Don't Give Your Pet a Deadly Dose; Medicines Top the List of Household Poisons for Pets

SCHAUMBURG, Ill., March 16, 2012 /PRNewswire-USNewswire/ -- On the 50th anniversary of Poison Prevention Week, March 18-24, the American Veterinary Medical Association (AVMA) is reminding pet owners that accidental poisonings are a common problem.

The vast majority of accidental poisonings in humans happen in the home, and that's true of pets as well.  Many pet owners are surprised to learn how many common household items are hazardous to pets.  The AVMA online brochure and video can help pet owners recognize threats to their companion animals.

"Every year, the ASPCA Animal Poison Control hotline handles over 150,000 cases of pets being poisoned, and many of those cases involved common household items," explains Dr. Steven Hansen of the American Society for the Prevention of Cruelty to Animals (ASPCA).  "In our homes, the bathroom is the most dangerous spot for pets.  The single most common reason for calls into the poison hotline is because pets have consumed medications."

Dr. Hansen explains that childproof tops on medications offer little protection against a dog determined to get into the container.  Not only are prescription drugs dangerous for dogs and cats, but some over-the-counter medicines, like acetaminophen and ibuprofen, are extremely poisonous to pets. 

Many household poisonings happen when pet owners dose their own pets using human medications.  Owners should never give a pet any pill without consulting their veterinarian.

Other household poisons include:

  • Houseplants are common household hazards for pets, including Cycad (Sago Palm), philodendron, dieffenbachia and lilies, which are extremely poisonous for cats. For a complete list, visit www.avma.org.
  • Xylitol, a common artificial sweetener in pudding, sugarless chewing gum and baked items, is very poisonous to dogs and can result in death.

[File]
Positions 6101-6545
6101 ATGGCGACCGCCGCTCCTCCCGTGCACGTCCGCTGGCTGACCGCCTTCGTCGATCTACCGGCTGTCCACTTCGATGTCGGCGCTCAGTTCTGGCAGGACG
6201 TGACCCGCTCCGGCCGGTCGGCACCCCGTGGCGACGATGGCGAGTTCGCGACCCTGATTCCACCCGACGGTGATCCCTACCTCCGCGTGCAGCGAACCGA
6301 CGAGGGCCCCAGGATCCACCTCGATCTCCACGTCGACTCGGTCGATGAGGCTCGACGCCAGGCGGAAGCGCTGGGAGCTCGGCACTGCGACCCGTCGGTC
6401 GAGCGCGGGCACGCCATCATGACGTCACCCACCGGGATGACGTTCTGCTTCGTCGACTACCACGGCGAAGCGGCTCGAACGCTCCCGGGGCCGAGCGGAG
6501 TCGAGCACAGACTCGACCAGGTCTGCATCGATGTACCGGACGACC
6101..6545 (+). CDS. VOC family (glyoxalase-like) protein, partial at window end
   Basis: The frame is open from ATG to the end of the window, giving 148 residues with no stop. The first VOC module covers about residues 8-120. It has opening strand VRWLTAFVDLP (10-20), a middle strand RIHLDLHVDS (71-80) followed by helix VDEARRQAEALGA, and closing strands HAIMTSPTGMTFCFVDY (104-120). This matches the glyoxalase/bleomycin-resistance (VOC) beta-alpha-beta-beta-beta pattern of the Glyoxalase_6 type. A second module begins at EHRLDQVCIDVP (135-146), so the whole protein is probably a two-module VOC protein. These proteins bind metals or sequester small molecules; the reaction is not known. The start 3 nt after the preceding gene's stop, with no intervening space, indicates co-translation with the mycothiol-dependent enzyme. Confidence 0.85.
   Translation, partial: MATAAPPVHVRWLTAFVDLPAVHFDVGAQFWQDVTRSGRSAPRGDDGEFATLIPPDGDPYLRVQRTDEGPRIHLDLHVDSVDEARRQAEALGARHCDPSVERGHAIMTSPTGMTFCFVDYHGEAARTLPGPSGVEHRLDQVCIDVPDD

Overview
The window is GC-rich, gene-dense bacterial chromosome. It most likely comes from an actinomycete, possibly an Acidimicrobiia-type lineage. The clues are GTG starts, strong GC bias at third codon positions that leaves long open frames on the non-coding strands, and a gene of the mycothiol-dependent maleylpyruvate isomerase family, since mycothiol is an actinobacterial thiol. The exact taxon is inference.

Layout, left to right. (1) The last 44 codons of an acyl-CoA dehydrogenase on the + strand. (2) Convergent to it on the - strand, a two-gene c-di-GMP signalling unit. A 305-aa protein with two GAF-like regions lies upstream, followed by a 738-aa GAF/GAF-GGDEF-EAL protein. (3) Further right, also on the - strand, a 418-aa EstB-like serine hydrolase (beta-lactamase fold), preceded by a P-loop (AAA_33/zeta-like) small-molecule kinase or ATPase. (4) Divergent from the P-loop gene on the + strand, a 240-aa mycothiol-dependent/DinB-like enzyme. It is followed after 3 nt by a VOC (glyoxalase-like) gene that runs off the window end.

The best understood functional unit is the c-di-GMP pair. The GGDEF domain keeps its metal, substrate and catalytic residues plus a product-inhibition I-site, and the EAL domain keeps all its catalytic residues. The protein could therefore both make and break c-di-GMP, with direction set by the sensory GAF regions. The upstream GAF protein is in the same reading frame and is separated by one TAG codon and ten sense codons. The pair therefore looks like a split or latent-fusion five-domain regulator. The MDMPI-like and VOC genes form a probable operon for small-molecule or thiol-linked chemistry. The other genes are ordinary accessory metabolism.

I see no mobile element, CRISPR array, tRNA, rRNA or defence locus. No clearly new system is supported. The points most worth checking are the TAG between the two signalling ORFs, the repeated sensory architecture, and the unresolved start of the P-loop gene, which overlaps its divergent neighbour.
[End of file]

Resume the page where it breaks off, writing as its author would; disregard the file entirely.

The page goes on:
• Raisins and grapes are toxic to dogs and cats.  While researchers haven't determined the cause of this toxicity, for some reason raisins seem to be far more likely to result in a serious poisoning.
  • Birds are sensitive to aerosol sprays, like hair spray or fragrances, and also avocados. 
  • Chocolate can make a cat or dog very ill.  The more concentrated the cocoa, for example in baking chocolate, the more dangerous it is for pets.
  • Onions, garlic, macadamia nuts, and coffee grounds are toxic to dogs and cats.
  • Cleaning products, automotive chemicals, like antifreeze, batteries, pennies, moth balls and glue all present issues for pets.  Keep these products in close cabinets or high off the ground.

If you suspect that your pet has gotten into a poison, immediately call your veterinarian, your local emergency veterinary clinic or the ASPCA Animal Poison Control Center at 888-426-4435.

For more information on veterinary medicine, pet health and household hazards for you pets, please visit www.avma.org.  

The AVMA, founded in 1863, is one of the oldest and largest veterinary medical organizations in the world, with more than 82,500 member veterinarians worldwide engaged in a wide variety of professional activities.

SOURCE American Veterinary Medical Association



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